The Three Lions' back four was susceptible to high balls and set-pieces against the Italians and the failing remained against Uruguay.
Steven Gerrard was off the pace, Raheem Sterling out of position and poor Rooney out of his depth.
But Hodgson was reluctant to change. Matches can be won and lost from the dugout. Cesare Prandelli deployed Matteo Darmian and Antonio Candreva to gang up on Rooney and the move worked.
Uruguay coach Oscar Tabarez gave the right-back role to Martin Caceres and he dominated the timid Leighton Baines.
Edinson Cavani and Luis Suarez danced between the lines in the first half, but the gaps remained in the second.
Hodgson relied on his players to fix it among themselves. They couldn't. A half-fit Suarez profited.
In a sterile, often stale encounter in cool conditions, central midfield was primed for pace; a dull, bland canvas desperately in need of creative, colourful ingenuity.
But Ross Barkley and Adam Lallana were left to languish on the bench until the contest was practically beyond them.
Hodgson lamented the lack of finishing.
"They had been nowhere near our goal, it doesn't matter how many times you get near their goal though, it is how many times you put it in the back of the net and on both occasions we haven't done it enough," he said.
He's half right. Uruguay had fewer chances, but England lacked the attacking dynamism.
It was left on the bench while Rooney laboured in vain against a weakened defence.
In recent weeks, Hodgson has enjoyed discussing England's new, improved formula, as if he was selling washing detergent. But the salesman didn't always seem convinced of his product.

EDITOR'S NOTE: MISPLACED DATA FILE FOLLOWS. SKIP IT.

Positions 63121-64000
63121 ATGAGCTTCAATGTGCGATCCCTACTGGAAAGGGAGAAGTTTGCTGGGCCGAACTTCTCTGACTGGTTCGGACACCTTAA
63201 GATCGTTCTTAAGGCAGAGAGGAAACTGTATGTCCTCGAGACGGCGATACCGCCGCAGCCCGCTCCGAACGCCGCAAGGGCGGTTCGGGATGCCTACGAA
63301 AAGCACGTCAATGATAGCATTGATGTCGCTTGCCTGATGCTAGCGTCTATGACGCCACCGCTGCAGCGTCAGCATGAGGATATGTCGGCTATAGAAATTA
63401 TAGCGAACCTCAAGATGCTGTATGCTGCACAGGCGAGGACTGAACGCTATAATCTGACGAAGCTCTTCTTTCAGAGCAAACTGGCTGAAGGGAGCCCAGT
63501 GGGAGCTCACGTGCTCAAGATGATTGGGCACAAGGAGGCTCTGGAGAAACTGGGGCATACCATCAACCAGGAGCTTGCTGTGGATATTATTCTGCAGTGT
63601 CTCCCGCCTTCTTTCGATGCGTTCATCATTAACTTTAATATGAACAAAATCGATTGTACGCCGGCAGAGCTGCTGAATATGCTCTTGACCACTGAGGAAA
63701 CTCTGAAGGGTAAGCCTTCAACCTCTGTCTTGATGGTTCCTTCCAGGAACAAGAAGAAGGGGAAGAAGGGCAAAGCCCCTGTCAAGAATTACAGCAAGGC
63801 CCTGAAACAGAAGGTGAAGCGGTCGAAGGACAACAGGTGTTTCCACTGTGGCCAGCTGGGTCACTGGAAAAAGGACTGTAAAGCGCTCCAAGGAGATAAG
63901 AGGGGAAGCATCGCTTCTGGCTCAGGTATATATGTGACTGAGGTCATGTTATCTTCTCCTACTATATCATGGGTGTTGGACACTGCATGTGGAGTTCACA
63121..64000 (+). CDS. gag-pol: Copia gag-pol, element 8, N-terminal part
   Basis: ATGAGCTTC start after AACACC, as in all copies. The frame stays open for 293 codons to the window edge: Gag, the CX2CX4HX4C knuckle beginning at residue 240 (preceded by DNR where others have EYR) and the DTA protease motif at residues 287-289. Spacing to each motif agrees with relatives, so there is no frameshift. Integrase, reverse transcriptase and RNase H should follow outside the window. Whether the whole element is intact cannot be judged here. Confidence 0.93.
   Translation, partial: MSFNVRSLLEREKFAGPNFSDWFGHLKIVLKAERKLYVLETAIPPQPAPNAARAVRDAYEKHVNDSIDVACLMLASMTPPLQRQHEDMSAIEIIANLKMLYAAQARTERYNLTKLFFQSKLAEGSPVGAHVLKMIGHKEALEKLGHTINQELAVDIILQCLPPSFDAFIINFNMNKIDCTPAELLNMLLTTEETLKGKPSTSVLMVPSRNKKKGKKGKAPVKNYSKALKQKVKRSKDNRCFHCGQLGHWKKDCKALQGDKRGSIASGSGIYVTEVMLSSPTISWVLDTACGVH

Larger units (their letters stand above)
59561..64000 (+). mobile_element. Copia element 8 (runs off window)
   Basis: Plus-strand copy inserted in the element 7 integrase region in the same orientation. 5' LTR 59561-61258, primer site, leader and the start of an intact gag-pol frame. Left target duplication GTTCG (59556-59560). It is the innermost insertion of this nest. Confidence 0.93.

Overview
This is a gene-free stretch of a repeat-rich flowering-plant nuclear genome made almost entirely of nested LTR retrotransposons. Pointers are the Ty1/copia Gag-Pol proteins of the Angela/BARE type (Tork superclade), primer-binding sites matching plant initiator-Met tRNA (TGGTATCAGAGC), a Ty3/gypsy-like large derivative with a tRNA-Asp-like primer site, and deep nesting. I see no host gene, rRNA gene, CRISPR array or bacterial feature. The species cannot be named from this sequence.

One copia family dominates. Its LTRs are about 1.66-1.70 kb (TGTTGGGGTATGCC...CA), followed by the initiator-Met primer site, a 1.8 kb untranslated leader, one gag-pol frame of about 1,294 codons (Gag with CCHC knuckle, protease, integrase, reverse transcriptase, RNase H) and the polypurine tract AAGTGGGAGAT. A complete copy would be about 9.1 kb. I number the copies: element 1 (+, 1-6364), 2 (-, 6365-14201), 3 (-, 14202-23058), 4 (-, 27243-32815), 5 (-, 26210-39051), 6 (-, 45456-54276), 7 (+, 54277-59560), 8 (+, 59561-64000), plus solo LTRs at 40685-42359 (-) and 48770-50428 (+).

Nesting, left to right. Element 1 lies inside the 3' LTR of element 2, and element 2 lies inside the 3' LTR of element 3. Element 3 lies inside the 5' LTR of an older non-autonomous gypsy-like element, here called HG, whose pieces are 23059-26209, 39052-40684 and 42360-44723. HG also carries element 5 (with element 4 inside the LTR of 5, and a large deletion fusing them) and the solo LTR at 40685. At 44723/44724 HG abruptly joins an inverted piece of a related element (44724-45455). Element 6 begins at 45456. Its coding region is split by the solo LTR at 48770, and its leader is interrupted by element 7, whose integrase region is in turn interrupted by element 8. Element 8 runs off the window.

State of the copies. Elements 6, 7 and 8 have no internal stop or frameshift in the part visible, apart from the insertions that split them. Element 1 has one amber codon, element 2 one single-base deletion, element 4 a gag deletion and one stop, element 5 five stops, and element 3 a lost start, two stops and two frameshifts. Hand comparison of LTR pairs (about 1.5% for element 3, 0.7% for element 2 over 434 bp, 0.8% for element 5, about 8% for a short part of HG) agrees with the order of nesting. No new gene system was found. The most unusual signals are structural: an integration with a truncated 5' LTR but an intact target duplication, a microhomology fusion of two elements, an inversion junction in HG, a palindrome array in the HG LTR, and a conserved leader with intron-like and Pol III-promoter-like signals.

He picked the players mostly handed to him on a red-and-white platter by Liverpool manager Brendan Rodgers, but kept a reasonably firm grip on the hand brake.
England were never truly allowed to accelerate, to open up the engine and let rip. The late Sir Bobby Robson unleashed Paul Gascoigne against unsuspecting opponents at Italia '90, but Hodgson held back.
He didn't go for broke. He didn't sacrifice Rooney for either Barkley or Lallana.
He must be applauded for taking a positive stride in the right direction. But in a World Cup where teams are casting off the shackles and attacking liberation is the common cry, England are left looking pedestrian.
Hodgson took a slight step forward.
But other managers are taking a leap of faith into the knockout stages.
As long as we continue to defend as we did tonight and against Italy, then we’ll struggle to progress. The huge concern was the way we defended for the goals conceded.
- Alan Shearer on England’s display
Suarez exposes england's soft underbelly
FLAT-FOOTED: Gary Cahill (top) was caught wanting by two-goal hero Luis Suarez (above). PHOTOS: AFP, REUTERS